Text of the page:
Foreclosure activity in California stayed flat at a low level during the first quarter of this year, the result of robust home sales and strong appreciation rates, according to DataQuick Information Systems.
Lending institutions started foreclosure proceedings on 15,031 homeowners during the January-to-March period. That was up 0.2 percent from 14,955 for the prior three months, and down 25 percent from 20,035 for last year’s first quarter, DataQuick reported.
Fourth-quarter 2003 activity was the lowest in DataQuick’s statistics, while last quarter was the second lowest. DataQuick began collecting default data in 1992.
“There’s always going to be some default activity and we’re probably as low as we can go right now. With appreciation rates as high as they are now, homeowners who get into financial trouble can sell, pay off what they owe, and walk away with some money. Default rates will start increasing again when appreciation levels off,” said Marshall Prentice, DataQuick president.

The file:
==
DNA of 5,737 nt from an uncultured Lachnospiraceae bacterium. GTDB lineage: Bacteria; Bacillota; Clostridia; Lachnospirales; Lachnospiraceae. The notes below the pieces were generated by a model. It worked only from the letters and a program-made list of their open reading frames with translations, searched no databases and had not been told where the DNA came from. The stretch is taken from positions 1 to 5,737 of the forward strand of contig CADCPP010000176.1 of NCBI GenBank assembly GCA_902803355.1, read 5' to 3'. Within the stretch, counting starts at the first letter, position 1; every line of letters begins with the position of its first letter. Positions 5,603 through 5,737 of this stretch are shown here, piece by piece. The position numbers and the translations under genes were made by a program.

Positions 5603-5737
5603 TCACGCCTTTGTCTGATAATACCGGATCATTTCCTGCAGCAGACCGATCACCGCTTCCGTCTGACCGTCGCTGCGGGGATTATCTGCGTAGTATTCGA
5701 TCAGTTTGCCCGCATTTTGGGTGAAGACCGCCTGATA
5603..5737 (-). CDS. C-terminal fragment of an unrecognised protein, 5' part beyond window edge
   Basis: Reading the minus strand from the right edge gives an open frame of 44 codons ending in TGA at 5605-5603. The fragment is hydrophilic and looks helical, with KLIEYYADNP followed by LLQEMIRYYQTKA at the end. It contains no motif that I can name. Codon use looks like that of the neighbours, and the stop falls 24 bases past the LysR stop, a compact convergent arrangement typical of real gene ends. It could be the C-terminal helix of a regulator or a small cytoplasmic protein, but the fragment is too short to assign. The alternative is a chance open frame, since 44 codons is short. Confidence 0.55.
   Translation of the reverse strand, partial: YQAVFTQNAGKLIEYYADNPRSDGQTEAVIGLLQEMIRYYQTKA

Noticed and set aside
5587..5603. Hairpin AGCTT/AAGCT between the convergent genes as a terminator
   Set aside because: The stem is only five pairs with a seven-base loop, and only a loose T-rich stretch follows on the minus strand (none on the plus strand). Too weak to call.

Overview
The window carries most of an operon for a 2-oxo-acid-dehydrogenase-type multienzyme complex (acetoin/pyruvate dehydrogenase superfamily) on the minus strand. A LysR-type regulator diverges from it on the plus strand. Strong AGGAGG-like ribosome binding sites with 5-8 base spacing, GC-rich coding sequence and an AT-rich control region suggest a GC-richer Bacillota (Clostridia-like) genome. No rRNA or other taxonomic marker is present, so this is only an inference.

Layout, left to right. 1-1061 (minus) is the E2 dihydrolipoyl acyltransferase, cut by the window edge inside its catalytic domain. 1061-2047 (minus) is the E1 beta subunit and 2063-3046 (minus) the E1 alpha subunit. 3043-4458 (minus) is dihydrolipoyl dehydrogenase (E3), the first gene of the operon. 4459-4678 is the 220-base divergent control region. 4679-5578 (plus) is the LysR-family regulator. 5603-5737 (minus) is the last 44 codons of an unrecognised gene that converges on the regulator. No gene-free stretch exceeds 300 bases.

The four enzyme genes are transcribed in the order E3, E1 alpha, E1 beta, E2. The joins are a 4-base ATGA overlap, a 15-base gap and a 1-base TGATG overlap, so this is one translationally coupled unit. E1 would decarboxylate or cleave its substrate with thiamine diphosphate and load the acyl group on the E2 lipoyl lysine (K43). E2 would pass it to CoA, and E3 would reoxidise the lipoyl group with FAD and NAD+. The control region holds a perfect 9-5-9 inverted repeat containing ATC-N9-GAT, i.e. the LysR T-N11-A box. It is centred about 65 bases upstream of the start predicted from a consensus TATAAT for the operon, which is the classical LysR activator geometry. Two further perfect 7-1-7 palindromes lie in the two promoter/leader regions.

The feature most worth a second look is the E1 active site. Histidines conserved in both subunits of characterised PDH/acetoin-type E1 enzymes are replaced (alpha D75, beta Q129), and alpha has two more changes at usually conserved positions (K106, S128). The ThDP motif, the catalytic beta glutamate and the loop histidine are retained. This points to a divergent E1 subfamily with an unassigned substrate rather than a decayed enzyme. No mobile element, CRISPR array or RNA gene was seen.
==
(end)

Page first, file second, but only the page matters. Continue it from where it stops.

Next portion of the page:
The median price paid for a California home was $342,000 during first-quarter 2004, up 20.4 percent from $284,000 a year ago.
Foreclosure activity decreased significantly in San Luis Obispo, Los Angeles and Tulare counties. At the other end of the scale, Stanislaus, El Dorado and Yolo counties saw slightly increasing foreclosure rates.
More than 85 percent of the homeowners who found themselves in default were able to stop the foreclosure process by bringing their mortgage payments current, or by selling their home and paying the mortgage off. In the mid 1990s only half of all distressed homeowners were able to do that.
While foreclosure properties tugged property values down almost 10 percent in some areas eight years ago, the effect on today’s market is negligible, DataQuick reported.
Tulare, Madera and Kern counties had the highest loan-by-loan foreclosure risk, while Orange, San Diego and San Luis Obispo counties had the lowest, according to DataQuick.
DataQuick, a subsidiary of Vancouver-based MacDonald Dettwiler and Associates, monitors real estate activity nationwide and provides information to consumers, educational institutions, public agencies, lending institutions, title companies and industry analysts.